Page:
Let us begin with a neutral example of an extrinsic disposition (p. 163). Recognizability is a disposition. People who are recognizable are prone to be recognized. Bill Clinton is recognizable. However, his recognizability is not a function of his intrinsic properties (e.g., his physical appearance). It is a function of his living in a society where Bill Clinton is famous—which is evidently an extrinsic and relational property of Bill Clinton. Bill Clinton would not be recognizable, as such, in a world where he was not famous. In other words, if circumstances were different, Bill Clinton might lose his disposition to be recognized (p.173).

Vulnerability is extrinsic for the same reasons. McKitrick holds that something is “vulnerable if it is disposed to suffer as a result of an attack” (McKitrick 2003, p. 161). This is arguably narrower than being disposed to be harmed or wronged in certain circumstances, but the latter certainly includes the former. McKitrick asks us to imagine a city that is made invulnerable to attacks by a “Star Wars-like defence system” operated and maintained outside the city limits (p. 161). The system is thus part of the city’s extrinsic properties. If this system were to be turned off, the city would become vulnerable without any changes to its intrinsic properties. Therefore, vulnerability is an extrinsic disposition. Similarly, walking alone or with bodyguards changes one’s vulnerability without modifying one’s intrinsic properties. I am not vulnerable to suffer from attacks if I have bodyguards; I am if am alone.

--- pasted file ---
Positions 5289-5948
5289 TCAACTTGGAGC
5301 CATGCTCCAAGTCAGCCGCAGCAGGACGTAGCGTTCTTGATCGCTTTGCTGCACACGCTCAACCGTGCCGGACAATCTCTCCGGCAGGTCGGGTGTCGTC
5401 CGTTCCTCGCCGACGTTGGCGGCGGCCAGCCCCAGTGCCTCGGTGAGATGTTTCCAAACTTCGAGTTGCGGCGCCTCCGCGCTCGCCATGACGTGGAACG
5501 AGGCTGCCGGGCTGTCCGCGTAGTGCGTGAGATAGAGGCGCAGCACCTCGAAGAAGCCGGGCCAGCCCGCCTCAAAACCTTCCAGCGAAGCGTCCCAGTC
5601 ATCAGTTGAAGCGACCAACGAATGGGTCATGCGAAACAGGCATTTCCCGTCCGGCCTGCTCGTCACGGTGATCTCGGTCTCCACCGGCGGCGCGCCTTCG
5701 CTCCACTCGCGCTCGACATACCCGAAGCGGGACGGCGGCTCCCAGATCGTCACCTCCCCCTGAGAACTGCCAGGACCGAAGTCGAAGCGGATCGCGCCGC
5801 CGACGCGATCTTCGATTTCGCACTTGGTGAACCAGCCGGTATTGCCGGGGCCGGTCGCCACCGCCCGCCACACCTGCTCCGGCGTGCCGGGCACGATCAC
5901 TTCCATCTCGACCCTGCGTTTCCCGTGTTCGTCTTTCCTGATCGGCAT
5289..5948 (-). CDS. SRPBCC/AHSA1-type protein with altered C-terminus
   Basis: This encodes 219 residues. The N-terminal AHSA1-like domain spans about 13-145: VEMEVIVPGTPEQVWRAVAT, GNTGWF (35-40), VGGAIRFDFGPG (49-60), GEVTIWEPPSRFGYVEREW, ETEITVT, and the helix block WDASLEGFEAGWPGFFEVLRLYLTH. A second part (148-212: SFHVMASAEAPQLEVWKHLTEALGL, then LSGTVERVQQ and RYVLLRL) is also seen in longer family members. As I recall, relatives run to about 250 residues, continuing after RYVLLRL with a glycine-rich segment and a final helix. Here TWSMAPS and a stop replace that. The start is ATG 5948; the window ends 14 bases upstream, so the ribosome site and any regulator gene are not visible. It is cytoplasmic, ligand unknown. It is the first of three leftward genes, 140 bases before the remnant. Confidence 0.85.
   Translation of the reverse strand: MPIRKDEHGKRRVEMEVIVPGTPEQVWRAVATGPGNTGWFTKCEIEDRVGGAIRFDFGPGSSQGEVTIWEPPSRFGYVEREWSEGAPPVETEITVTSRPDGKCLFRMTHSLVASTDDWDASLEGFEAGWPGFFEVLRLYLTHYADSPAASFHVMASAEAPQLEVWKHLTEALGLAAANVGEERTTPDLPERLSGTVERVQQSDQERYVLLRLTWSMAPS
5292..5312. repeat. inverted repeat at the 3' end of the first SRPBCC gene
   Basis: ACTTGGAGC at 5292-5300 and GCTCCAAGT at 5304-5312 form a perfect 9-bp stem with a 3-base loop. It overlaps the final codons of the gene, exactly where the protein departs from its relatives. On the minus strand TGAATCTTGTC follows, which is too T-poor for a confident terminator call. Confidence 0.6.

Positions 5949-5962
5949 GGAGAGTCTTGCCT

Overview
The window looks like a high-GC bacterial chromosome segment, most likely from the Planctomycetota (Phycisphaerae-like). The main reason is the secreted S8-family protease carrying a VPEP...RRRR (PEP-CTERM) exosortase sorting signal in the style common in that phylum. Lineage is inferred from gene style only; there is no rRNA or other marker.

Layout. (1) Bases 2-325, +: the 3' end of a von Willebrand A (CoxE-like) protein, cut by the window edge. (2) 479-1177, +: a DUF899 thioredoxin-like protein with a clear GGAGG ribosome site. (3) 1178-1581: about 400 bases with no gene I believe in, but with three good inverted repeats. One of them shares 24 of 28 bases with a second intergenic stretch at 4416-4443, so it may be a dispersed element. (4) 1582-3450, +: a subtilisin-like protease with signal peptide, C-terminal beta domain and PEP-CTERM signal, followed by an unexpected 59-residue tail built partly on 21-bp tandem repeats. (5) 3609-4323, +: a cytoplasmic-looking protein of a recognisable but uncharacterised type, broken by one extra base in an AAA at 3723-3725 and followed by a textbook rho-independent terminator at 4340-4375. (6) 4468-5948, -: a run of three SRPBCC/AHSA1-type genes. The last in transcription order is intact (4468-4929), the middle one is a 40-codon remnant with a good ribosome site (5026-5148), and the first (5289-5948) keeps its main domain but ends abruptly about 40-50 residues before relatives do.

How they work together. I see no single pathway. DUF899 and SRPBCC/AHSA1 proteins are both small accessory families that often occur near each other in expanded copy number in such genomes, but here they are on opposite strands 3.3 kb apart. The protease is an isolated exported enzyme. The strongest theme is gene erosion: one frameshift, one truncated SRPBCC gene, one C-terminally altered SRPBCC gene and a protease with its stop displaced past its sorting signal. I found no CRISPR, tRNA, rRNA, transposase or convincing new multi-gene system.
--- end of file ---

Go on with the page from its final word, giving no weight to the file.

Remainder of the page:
I do not have the space to fully go over the debate over dispositions and the IDT, but it seems McKitrick’s example is a clear counterexample to an extreme view of the IDT. Hence, I will assume that there are extrinsic dispositions (i.e., that IDT is false). If vulnerability is an extrinsic disposition of human beings, then it cannot be a permanent intrinsic property of human beings, as Martin et al. argue. Given the importance of dispositionality for their thesis, it would seem that Martin et al. did not successfully resolve the conflict between the two basic views of vulnerability. So, to successfully resolve the conflict, they can do one of at least three things.